Five From The Top & One For The Ages: The Five Best Novels Of 2013 + 1…

It’s the time of year for ‘Best Of’ lists, and I have to admit to loving them. You can hear our Best of 2013 podcast now, but the following books deserve more detailed praise, so here it is.

The following are excerpts of reviews of my five favourite Scottish novels of the year, plus one of a novel from one of my all time favourite writers, and I would recommend each and every one wholeheartedly.

They are not in any order, although as I have already picked Alice Thompson’s Burnt Island as my Scottish book of the year for The Bottle Imp, that seems the ideal place to start…

‘Burnt Island  is unashamedly literary and clever, without being pretentious. The quote from Plato’s Republic that precedes the story is from one of many texts and tales that were brought to mind as I read, but it is perhaps the most important one as the book is all about searching for the self and for ideas, as well as the problem with the existence of others. At one point the central protagonist, Max Long, is literally left looking at shadows as he is trapped in a cave, but by the time this happens you will be overwhelmed with what has unfolded, and what it all means, and that will just be one more reference to tick off against all the others.’

You can read the full review here…

‘Call of the Undertow is about someone looking to escape their past, and finding that no matter where you are geographically, that is harder to do than it may seem. It is also one of the most enchanting and magical novels of the year. The bleak and eerie landscape of Caithness is wonderfully evoked as a place where secrets and lies are shared between the land and the sea. Trothan is a child shaped by his surroundings, and he makes the perfect person to map his domain. The results are as much a rural psychogeography as being concerned with badlands, bedrock and beaches, and his work makes a community face its own past, just as Maggie must face hers. Trothan is the catalyst for change; an otherworldly creature out to make mischief, or perhaps to make amends.’

You can read the full review here… 

‘There are a couple of books and writers that An Exquisite Sense Of What Is Beautiful reminds me of; the urban novels of James Leslie Mitchell (better known to most as Lewis Grassic Gibbon) and the unexpected darkness in the work of Robin Jenkins. The mixture of the personal and political can be found more recently in James Robertson’s And The Land Lay Still, but the novel that I kept thinking of as I read was Anthony Burgess’s Earthly Powers, in style if not in story.  Like that novel An Exquisite Sense Of What Is Beautiful is artistic, literary and thoroughly involving.’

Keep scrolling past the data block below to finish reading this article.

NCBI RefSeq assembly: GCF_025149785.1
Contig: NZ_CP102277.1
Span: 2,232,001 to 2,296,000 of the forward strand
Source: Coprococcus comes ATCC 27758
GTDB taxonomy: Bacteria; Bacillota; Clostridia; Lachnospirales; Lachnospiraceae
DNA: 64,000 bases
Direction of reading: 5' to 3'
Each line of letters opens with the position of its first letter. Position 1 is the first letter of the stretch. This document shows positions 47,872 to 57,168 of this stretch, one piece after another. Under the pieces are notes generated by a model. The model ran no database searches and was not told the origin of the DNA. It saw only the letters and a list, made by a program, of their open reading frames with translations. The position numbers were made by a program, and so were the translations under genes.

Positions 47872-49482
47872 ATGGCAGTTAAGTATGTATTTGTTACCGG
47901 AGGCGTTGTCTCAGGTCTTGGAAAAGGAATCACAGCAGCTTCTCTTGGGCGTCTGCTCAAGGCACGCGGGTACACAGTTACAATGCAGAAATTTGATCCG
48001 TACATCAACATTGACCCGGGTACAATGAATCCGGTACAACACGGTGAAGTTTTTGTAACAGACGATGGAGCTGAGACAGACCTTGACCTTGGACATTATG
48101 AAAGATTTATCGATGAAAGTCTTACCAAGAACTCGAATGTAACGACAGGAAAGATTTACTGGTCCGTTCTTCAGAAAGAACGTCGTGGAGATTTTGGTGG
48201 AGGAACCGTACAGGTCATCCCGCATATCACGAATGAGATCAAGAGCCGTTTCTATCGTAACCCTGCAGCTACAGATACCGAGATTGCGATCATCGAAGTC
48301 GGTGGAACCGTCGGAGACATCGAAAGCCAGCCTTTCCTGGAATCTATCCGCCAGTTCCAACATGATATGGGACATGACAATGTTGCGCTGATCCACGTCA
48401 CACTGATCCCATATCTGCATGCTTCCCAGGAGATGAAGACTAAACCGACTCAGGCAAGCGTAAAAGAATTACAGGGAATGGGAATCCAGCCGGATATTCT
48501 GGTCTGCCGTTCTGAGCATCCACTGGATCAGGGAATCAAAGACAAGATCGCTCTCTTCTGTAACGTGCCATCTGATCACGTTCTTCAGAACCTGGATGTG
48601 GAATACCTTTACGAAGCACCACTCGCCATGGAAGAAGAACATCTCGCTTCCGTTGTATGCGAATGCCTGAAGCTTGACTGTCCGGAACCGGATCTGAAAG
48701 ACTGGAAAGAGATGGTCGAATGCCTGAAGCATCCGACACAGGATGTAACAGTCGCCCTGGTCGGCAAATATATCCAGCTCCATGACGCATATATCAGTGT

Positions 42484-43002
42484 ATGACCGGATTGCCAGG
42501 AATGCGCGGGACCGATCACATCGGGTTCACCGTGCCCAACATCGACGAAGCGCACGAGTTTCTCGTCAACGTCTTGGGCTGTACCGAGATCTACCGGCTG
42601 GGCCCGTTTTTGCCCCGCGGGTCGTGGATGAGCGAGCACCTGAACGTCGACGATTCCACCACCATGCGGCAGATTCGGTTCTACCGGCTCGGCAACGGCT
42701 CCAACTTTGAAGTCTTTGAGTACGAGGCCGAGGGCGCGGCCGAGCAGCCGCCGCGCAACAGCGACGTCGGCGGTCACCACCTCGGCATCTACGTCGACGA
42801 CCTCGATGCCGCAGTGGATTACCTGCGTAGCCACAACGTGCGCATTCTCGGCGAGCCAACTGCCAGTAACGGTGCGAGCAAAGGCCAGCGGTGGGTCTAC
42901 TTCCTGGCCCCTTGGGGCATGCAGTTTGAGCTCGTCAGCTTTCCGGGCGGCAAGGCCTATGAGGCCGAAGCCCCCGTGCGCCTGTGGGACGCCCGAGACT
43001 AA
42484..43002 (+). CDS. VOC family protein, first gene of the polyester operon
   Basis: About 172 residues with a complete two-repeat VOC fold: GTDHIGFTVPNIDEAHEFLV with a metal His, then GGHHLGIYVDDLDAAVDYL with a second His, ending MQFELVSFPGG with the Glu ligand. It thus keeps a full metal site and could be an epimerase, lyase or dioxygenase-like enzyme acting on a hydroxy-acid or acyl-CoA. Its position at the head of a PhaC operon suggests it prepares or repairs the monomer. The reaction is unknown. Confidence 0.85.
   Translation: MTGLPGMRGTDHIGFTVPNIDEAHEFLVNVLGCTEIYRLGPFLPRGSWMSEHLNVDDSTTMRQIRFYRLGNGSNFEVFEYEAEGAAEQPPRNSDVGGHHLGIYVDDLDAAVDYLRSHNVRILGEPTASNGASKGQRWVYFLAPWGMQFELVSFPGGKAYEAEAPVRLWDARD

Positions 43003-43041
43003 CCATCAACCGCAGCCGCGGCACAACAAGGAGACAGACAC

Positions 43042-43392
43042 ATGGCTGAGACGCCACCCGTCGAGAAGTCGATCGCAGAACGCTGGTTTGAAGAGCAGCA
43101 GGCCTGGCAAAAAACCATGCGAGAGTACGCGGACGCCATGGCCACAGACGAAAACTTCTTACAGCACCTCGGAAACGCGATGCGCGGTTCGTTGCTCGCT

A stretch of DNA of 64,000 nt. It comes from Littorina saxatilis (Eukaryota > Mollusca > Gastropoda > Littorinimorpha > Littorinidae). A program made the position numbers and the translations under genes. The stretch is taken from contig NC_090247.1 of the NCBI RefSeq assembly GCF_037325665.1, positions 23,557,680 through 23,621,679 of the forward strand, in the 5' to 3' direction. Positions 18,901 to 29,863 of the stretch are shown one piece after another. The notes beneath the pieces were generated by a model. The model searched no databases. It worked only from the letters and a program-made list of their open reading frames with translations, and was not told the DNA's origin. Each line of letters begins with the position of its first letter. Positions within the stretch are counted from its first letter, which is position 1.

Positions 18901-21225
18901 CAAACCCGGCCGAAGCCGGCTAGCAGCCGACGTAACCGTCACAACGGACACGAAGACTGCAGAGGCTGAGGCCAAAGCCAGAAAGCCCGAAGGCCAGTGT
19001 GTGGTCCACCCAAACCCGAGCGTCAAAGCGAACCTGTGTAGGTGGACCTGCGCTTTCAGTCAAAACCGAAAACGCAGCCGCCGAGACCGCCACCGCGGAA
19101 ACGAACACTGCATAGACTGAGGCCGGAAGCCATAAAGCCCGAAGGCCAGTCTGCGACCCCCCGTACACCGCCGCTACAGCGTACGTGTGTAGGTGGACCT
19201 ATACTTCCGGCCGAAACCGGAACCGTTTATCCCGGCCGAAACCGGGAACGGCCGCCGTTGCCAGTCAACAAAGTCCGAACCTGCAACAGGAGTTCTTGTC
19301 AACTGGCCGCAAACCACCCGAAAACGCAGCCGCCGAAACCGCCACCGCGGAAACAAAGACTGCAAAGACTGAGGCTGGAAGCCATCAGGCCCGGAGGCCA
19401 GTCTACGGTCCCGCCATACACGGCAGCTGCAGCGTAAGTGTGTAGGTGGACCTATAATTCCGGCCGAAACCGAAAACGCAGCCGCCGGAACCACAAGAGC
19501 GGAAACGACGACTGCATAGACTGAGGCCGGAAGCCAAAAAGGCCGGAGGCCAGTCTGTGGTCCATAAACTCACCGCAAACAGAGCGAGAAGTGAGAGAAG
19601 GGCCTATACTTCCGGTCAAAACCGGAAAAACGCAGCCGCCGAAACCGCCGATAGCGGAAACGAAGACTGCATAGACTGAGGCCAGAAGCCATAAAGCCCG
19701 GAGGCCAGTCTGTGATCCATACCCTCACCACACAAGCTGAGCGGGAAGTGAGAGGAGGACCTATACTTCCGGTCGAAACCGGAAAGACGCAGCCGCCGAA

You can read the full review here…

‘Even for those well versed in Japanese culture, the world in which the novel is set will be quite alien, and it is initially difficult to focus and adjust to what unfolds, but this is not to do with language, character or setting. In fact some of the language is wonderfully familiar. At one point a woman comments ‘What’s for you will not go by you’, a Scottish Zen aphorism if ever there was one. What is unusual is the pace of the novel. Night Boat is a book not to be rushed, and I believe it would be impossible to do so and fully engage with the challenges it presents. It is a novel of contemplation, not only for Hakuin and his followers, but also for the reader.’
You can read the full review here…
‘Straight White Male is Niven’s best book to date as it has a humanity which is often surprising and very moving as Kennedy tries to make amends of some sort. Unlike Steven Stelfox, Kennedy is aware that his actions have caused others pain and cares about this even as he acts in a similar manner once more, the sign of a true addict. Whereas Jesus (yes, that one), in Niven’s equally entertaining The Second Coming knows he is ultimately immortal, Kennedy Marr just behaves as if he is while being far too bright to not realise the truth of the matter. He has committed the crimes, and is just waiting for his punishment.’
You can read the full review here…

An incredibly strong selection, made even stronger considering those books which missed out, such as Doug Johnstone’s Gone Again, Karen Campbell’s This Is Where I Am, James Robertson’s The Professor of Truth, Amy  Sackville’s Orkney and fantastic short story collections by Rodge Glass and John Burnside

I’ve said it many times before, but here’s further proof that Scottish writing is thriving, often against the odds, a state of affairs which must have pleased the late Iain Banks. Before his sad passing this year he published The Quarry, his final novel, and although it was not his best (and his best was among the very best) it still deserves mention as it was a fitting reminder of the intelligence, humour and anger which drove all his writing. Here’s what I thought about the book, and the man…

‘Iain Banks was introduced to readers in 1984 with The Wasp Factory, a book which also had some decidedly sniffy reviews, but for all the accompanying shock and eugh it also heralded the appearance of one of Scotland’s most interesting and innovative writers. It was angry and uncompromising, and there is the same anger and refusal to bow to anyone in evidence in The Quarry. If you haven’t read any Iain Banks, I would suggest you start at The Wasp Factory, and then you have such a wonderful journey ahead of you. At the end of The Quarry life goes on, and while it will never be quite the same again, everyone is enriched by what went before. That’s why this book is important to me, and why I’m glad I’ve finally read it.’

You can read the full review here… and also my obituary of Banks here…

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